New research has found that almost a third of hospitalised coronavirus patients return to hospital within five months, while one in eight die.
The research, conducted by Leicester University and the Office for National Statistics (ONS), looked at the outcomes for 47,780 people who were hospitalised with coronavirus during the first wave.
Of this group, they found that 29.4 per cent returned to hospital within 140 days, with 12.3 per cent of the total patients dying.
The current cut-off for attributing a death to coronavirus is 28 days, so the findings may indicate that more people are dying of the disease than indicated by statistics.
Though experts have called the findings "important", the study was published on a pre-print server and has not yet been peer-reviewed.
'Monitoring of patients is needed'
Kamlesh Khunti, the study's author and professor of primary care diabetes and vascular medicine at Leicester University, told The Telegraph: "This is the largest study of people discharged from hospital after being admitted with Covid.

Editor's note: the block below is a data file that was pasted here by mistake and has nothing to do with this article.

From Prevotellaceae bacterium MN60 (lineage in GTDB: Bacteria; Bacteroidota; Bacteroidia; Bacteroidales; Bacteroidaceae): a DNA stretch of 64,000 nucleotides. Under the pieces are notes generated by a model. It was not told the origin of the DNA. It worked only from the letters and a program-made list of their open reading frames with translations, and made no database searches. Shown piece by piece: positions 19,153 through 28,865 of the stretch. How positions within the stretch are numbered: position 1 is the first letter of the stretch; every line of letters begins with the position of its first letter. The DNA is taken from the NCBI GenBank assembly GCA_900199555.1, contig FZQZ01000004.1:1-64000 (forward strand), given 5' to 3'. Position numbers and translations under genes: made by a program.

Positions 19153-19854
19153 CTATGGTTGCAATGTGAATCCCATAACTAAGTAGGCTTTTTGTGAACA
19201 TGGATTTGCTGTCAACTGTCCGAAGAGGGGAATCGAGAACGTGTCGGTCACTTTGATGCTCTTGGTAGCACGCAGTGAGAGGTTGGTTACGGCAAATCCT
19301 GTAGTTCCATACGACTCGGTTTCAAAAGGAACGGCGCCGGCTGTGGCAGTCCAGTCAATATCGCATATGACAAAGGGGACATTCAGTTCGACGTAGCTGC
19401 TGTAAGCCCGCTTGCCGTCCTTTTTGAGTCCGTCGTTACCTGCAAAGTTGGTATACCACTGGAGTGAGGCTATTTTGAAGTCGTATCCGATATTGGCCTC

“People seem to be going home, getting long-term effects, coming back in and dying. We see nearly 30 per cent have been readmitted, and that’s a lot of people. The numbers are so large.
“The message here is we really need to prepare for long Covid. It’s a mammoth task to follow up with these patients and the NHS is really pushed at the moment, but some sort of monitoring needs to be arranged.”
He added that it was important to ensure people are placed on protective therapies in the wake of contracting severe coronavirus, such as statins and aspirin.
Commenting on the study via Twitter, Christina Pagel, director of the clinical operational research unit at University College London said: “This is such important work. Covid is about so much more than death. A significant burden of long-term illness after hospitalisation for Covid.”